Newsletter

Summer 2012
Featuring:  ‘Survey results: Name change discussion continues,’ by Kirsten Johnson, page 1; ‘CCJIG sessions in Chicago,’ by Burton St. John, p. 1; ‘Japanese journalist adapts civic principles after tsunami,’ by Glenn Scott, p. 2; ‘CCJIG 2012 research paper abstracts,’ p. 4; ‘CCJIG panels at AEJMC ’12,’ by Jeremy Littau, p. 6.

Spring 2012
Featuring:  ‘Survey follow-up: Members will vote on two names,’ by Kirsten Johnson, page 1; ‘2012 call for papers,’ page 1; ‘Civic/citizen/public journalism: Evolution differs in Russia, Norway,’ by Jack Rosenberry, page 2; ‘Teaching moments: Compliments of crowdsourcing,’ page 3; ‘Teaching methods can adapt to the culture,’ by Glenn Scott, page 5; ‘Book examines objectivity, features civic/citizen journalism researchers,’ page 6.

Fall 2011
Featuring:  ‘What’s in a name? CCJIG members eye name change after convention,’ by Kirsten Johnson, page 1; ‘CCJIG scholars address ‘transformation’ issues in AEJMC research and sessions,’ by Deborah Chung, page 2; ‘Call for CCJIG panels,’ page 3; ‘The J-future is small — think entrepreneurial start-up,’ by Jack Rosenberry, page 4.

Summer 2011
Featuring > ‘Growth of Patch, indie sites shows citizen journalism going mainstream,’ by Jack Rosenberry, page 1; ‘Online tools help educators teach selves, students,’ by Sue Ellen Christian, page 1; ‘Convention events reflect annual goals,’ by Deborah Chung, page 3; ‘Panels represent balance of teaching, research, PF&R,’ by Kirsten Johnson, page 3; ‘Research to be presented in 3 sessions,’ page 4; ‘Reflecting on PF&R values offers new perspective,’ by Anne Golden Worsham, page 5.

Winter/Spring 2011
Featuring > ‘CAR tools boost civic journalism,’ by Jeff South, page 1; ‘Teaching how to use Twitter as reporting tool,’ by Jeremy Littau, page 1; ‘CCJIG officers edit new volume on objectivity,’ by Deborah Chung, page 2; ‘Convention planning already well under way,’ by Kirsten Johnson, page 4; ‘Research paper call; deadline is April 1,’ page 4; ‘Regional colloquia can offer slower pace, more interaction,’ by Anne Golden Worsham, page 5; ‘CCJIG papers at Midwinter session,’ page 5; ‘Research reminders to maximize your chances in CCJIG,’ by Glenn Scott, page 6.

Fall 2010
Featuring > ‘Panels, research address definitions,’ by Sue Ellen Christian, page 1; ‘St. Louis convention proposals due by Oct. 15,’ page 1; ‘Member meeting yields decision on groups’ future,’ by Kirsten Johnson, page 3; ‘As we move into the upcoming year …,’ by Deborah Chung, page 4; ‘Research in CCJIG: Where do we go next?,’ by Glenn Scott, page 5.

Summer 2010
Featuring > Denver convention preview; ‘Citizen sites taking aim at improved credibility,’ by Kirsten Johnson, page 1; ‘New book shows value of CCJIG as scholarly networking venue,’ by Mary Beth Callie, page 1; ‘JTM explores transforming journalism with innovation and unheard voices,’ by Sue Ellen Christian, page 2; ‘CCJIG officers discuss personal ties to study of the field,’ by Anne Golden Worsham, page 2; ‘J-Lab project participants in for 2nd year,’ by Jan Schaffer, page 3; ‘Research scheduled earlier this year,’ by Glenn Scott, page 5; ‘Programming covers wide range of issues,’ by Deborah S. Chung, page 5; ‘CCJIG members publish books, gain other honors,’ page 6.

Fall 2009
Featuring > ‘Bring crowdsourcing to the classroom,’ by Anne Golden Worsham, page 1; ‘Panel proposals for Denver 2010 due by Oct. 15,’ page 1; ‘Member meeting covers various items,’ by Kirsten Johnson, page 3; ‘J-Lab luncheon features tales of news cooperation,’ by Cailin Brown, page 3; ‘Regionals offer venue for research,’ by Glenn Scott, page 4; ‘Public journalism principles offer ideas for health debate,’ by Mary Beth Callie, page 4.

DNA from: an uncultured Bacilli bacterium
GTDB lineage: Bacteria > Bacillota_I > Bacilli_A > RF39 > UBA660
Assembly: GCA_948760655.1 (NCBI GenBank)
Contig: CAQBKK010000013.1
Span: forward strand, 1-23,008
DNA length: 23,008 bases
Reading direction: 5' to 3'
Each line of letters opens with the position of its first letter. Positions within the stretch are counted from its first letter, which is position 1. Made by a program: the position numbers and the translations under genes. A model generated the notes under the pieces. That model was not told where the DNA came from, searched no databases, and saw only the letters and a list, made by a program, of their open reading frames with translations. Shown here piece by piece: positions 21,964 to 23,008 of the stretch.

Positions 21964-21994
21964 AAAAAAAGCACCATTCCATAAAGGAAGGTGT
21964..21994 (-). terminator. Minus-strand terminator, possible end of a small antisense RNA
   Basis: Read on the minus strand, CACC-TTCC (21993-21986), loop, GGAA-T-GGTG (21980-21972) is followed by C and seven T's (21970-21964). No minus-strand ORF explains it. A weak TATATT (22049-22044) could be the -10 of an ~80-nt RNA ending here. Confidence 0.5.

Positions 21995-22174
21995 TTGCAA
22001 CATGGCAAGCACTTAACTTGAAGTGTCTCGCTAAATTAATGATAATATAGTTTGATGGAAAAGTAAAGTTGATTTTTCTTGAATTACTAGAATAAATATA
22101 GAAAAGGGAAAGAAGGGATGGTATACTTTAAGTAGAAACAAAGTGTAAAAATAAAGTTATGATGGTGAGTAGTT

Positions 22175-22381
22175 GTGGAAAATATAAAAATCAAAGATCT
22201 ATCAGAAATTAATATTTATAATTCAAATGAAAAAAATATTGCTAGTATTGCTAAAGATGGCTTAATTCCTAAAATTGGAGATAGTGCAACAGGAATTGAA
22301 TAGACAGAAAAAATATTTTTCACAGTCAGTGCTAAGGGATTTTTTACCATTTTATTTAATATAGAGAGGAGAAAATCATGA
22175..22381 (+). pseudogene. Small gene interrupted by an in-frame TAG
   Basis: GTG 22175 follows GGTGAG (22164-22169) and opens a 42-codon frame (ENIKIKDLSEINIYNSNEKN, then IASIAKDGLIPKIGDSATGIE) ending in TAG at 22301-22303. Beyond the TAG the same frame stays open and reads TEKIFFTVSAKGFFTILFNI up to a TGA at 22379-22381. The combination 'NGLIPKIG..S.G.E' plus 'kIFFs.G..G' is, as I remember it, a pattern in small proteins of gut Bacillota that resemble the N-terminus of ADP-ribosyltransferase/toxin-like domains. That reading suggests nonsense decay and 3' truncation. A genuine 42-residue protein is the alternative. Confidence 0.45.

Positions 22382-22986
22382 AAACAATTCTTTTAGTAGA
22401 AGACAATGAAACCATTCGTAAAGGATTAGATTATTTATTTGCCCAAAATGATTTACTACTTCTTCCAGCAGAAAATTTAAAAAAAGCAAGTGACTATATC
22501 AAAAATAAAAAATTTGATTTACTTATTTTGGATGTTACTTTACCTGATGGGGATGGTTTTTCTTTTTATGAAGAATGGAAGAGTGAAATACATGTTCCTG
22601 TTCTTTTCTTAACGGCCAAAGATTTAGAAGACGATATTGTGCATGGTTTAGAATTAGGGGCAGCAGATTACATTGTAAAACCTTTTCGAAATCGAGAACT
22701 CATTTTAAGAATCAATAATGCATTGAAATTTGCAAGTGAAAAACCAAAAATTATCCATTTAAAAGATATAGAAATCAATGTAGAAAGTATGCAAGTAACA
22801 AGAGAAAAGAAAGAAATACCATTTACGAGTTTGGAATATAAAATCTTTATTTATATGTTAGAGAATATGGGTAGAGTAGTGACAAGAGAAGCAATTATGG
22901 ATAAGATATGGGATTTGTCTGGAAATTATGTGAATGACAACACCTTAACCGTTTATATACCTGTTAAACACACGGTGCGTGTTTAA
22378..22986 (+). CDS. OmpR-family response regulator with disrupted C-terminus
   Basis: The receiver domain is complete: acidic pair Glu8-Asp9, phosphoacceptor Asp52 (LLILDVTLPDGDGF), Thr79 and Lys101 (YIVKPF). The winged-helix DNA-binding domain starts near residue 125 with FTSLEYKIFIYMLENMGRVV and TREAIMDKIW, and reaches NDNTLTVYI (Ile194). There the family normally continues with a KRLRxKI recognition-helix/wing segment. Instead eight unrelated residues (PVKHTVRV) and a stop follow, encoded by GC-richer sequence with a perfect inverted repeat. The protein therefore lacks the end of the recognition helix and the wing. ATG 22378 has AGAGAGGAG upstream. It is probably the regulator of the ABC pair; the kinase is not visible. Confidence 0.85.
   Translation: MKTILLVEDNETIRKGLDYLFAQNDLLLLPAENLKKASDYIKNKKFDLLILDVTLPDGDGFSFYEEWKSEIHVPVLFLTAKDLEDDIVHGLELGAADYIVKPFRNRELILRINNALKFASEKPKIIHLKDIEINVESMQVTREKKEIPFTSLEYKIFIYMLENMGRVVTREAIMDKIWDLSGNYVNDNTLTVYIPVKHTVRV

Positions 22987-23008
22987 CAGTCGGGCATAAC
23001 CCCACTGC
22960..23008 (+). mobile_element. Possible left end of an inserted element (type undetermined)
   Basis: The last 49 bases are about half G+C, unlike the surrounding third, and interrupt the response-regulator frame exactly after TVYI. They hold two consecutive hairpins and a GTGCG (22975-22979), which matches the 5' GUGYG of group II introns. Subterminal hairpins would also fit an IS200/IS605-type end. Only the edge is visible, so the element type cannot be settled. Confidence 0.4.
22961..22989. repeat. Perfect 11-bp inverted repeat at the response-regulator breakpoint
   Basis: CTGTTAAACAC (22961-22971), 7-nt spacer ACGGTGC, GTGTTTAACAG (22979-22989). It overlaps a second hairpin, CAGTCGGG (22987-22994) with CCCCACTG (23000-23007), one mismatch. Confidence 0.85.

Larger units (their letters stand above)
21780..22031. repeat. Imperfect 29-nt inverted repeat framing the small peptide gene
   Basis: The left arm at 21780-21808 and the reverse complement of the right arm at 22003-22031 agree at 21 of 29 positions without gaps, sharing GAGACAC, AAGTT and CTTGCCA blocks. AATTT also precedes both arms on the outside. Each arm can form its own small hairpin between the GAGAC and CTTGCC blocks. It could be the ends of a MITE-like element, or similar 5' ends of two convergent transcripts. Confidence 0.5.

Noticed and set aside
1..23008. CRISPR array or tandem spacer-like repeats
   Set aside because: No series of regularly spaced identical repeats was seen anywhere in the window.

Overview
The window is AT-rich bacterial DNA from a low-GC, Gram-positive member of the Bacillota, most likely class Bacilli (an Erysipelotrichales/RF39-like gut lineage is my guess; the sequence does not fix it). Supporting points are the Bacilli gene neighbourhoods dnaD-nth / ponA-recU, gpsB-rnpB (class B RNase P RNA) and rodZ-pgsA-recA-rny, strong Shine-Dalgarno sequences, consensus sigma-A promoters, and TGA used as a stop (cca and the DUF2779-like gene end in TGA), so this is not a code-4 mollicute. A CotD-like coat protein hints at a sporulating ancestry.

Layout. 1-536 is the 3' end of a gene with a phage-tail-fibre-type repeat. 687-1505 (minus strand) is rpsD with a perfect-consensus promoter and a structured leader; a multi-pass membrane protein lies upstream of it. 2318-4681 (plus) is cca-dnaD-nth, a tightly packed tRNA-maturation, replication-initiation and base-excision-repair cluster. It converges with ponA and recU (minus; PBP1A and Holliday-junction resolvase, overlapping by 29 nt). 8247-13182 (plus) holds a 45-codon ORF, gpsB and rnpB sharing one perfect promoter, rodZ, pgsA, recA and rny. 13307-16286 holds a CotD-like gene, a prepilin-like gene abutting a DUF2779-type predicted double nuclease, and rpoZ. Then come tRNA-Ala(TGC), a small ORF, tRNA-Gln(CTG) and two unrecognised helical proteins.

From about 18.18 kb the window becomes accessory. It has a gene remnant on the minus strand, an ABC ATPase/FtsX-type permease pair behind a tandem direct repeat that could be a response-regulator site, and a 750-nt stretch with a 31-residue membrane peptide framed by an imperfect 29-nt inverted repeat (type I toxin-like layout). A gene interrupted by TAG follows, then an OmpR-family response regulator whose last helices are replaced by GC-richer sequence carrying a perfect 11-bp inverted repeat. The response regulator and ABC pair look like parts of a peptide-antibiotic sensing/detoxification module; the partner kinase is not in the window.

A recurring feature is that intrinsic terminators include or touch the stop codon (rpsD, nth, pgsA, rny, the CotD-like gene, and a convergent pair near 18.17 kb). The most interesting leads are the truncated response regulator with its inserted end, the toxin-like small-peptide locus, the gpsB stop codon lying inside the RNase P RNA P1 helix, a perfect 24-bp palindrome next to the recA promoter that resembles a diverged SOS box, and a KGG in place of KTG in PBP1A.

Summer 2009
Featuring > ‘Credibility, the next great challenge,’ by Nikhil Moro, page 1; ‘HEALTH CARE REFORM: the press & public engagement,’ by Mary Beth Callie, page 1; ‘Citizen journalism in higher education — A call for sharing information,’ by Kirsten Johnson, page 2; ‘Guide to CCJIG research sessions in Boston,’ page 3.

Spring 2009
Featuring > ‘A sustainable model emerges,’ by Nikhil Moro, page 1; ‘Witt receives $1.5 million gift from Harnisch Foundation,’ by Kirsten Johnson, page 1; ‘Diverse programming marks CCJIG’s line-up for Boston,’ by Mary Beth Callie, page 2; ‘CCJIG emerges as largest in 2008-09,’ by Nikhil Moro, page 5.

Fall 2008
Featuring > ‘Public & Public’s journalism explored,’ by Jack Rosenberry, page 1; ‘Journalism comes full circle with civic/citizen movement,’ by Nikhil Moro, page 1; ‘Fee hike may solve projector deficiency,’ by Jack Rosenberry, page 3; ‘Call for panel proposals,’ by Mary Beth Callie, page 3.

Winter 2008
Featuring > ‘Help redefine our focus,’ by Jack Rosenberry, page 1; ‘Convention papers due by April 1,’ page 1; ‘Send ideas for research bibliography,’ page 2; ‘Haas book now available,’ page 2; ‘Convention ’08 brings 8 sessions,’ by Jack Rosenberry, page 3; ‘New members always welcome in AEJMC,’ by Sue Westcott Alessandri, page 4; ‘Annual conference in DC sizzled,’ by Andrea Breemer Frantz, page 5; ‘Crowdsourcing: Where civic, citizen journalism meet,’ by Jeff South, page 6; ‘Ph.D. program has public focus,’ page 8.

Summer 2007
Featuring > ‘CCJIG puts focus on future,’ by Andrea Breemer Frantz, page 1; ‘Building the next new news organization,’ by Leonard Witt, page 1; ‘Leadership’s just another word for plenty more to learn,’ by Andrea Breemer Frantz, page 3; ‘Members’ News & Notes,’ page 3; ‘Guide to CCJIG program at DC convention,’ page 4; ‘J-Lab, Knight start online training site for citizen media,’ page 5.

Winter 2007